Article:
As part of the Bangkok Biennial, theater director Chiharu Shinoda organized and produced the Supernatural Pavilion in the Bangkok district of Nang Lerng. Shinoda could not stay in Bangkok due to the impact of coronavirus, so under her supervision Tokyo and Bangkok were connected remotely for two live streams and an exhibition. For the Supernatural Pavilion in 2018, the drum performer Pin from Bangkok and dancer Aokid from Japan had given a performance based on the motif of a local Nang Lerng story about possession by a tiger. The two livestreamed an online session based on the 2018 performance. In the other live stream, the duo Shojiki conducted an online session with children from Bangkok. Together with Shinoda, Toru Inoue and Mari Fukutome ran a series of workshops with children from the Nang Lerng district to come up with ideas for new magic charms. Toru Inoue created the music “Re:souvenir” (known as “Omajinai Saiseiki” or “magic charm playback”) which incorporated audio recordings of participating children reciting magic charms. Meanwhile Fukutome drew illustrations of “How to make Omajinai Kamen” (magic charm masks), a piece of choreography using the face and hands which she devised with the children to go with the magic charms. Both the music and the illustrations were exhibited for the Pavilion.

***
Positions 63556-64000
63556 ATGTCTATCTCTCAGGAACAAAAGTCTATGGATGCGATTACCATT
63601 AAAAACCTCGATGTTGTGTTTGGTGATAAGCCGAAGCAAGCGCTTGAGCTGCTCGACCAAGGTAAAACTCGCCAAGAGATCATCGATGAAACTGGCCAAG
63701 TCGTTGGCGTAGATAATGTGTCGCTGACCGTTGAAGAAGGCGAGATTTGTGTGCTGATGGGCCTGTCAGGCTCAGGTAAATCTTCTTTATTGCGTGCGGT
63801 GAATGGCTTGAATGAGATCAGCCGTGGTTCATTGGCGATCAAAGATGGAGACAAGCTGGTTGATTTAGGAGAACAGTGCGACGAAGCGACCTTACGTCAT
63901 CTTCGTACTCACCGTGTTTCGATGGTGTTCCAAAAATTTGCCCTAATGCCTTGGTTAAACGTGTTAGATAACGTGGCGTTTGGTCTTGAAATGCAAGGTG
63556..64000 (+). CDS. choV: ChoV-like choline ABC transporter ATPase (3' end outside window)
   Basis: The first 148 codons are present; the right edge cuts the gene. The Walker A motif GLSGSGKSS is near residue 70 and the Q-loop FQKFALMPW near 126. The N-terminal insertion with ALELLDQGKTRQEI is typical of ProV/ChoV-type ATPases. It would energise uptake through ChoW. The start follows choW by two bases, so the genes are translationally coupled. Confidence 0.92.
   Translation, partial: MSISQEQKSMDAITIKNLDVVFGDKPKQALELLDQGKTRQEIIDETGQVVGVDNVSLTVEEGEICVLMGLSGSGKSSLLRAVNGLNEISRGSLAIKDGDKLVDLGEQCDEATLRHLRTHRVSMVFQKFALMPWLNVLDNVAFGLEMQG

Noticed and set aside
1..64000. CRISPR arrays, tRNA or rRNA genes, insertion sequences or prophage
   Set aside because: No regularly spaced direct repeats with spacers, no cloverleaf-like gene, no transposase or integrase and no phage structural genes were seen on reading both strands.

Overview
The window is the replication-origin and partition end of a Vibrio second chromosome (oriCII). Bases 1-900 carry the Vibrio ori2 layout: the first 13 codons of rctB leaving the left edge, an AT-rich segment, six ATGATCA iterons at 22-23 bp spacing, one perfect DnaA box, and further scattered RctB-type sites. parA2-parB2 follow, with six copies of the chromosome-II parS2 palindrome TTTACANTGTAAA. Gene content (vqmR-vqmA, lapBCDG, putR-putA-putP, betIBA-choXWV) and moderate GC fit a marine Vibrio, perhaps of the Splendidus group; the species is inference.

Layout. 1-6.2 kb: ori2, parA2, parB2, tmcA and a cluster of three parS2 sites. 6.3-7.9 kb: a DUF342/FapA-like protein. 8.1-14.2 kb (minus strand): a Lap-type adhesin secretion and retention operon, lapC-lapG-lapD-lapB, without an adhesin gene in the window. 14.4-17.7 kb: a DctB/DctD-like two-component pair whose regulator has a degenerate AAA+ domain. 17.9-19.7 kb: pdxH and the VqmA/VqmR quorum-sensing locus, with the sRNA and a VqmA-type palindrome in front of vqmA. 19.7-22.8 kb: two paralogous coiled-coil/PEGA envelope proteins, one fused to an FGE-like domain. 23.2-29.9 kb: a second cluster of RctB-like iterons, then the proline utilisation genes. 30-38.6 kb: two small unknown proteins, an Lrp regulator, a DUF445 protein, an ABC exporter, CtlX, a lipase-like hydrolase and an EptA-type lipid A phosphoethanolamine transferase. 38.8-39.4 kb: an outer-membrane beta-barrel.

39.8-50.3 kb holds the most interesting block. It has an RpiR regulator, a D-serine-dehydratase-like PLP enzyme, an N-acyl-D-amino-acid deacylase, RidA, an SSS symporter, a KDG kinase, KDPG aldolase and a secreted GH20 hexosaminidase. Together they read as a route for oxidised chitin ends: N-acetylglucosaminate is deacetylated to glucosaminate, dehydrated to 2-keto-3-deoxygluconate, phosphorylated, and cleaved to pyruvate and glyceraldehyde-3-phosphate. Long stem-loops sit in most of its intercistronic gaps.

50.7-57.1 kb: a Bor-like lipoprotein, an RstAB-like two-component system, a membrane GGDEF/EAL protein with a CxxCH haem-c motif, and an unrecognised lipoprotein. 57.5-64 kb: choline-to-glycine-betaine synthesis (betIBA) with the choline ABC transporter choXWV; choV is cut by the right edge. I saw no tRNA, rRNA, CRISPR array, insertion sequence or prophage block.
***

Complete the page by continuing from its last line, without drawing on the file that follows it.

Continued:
Playwright and director. In 2004 she co-founded Japanese theater company FAIFAI with students from the same faculty of Tama Art University, and until she left in 2012, Shinoda was a core member of the group, handling direction, scriptwriting, and planning. After leaving FAIFAI she started working independently from her new base in Bangkok.
Her creations include works that question the origins of theater itself, such as “Four Chances for Drama” and “Higeki”; “ZOO,” based on a play by a Chilean writer about a zoo where humans are the exhibits; and “Cross The Road,” a participatory performance piece that simulates revolution using the act of walking by visitors.
Shinoda returned to Japan in 2020 and is looking for a way to quit theater.
PARA, Itabashi City, Tokyo
Baan Nang Lerng, Bangkok, Thailand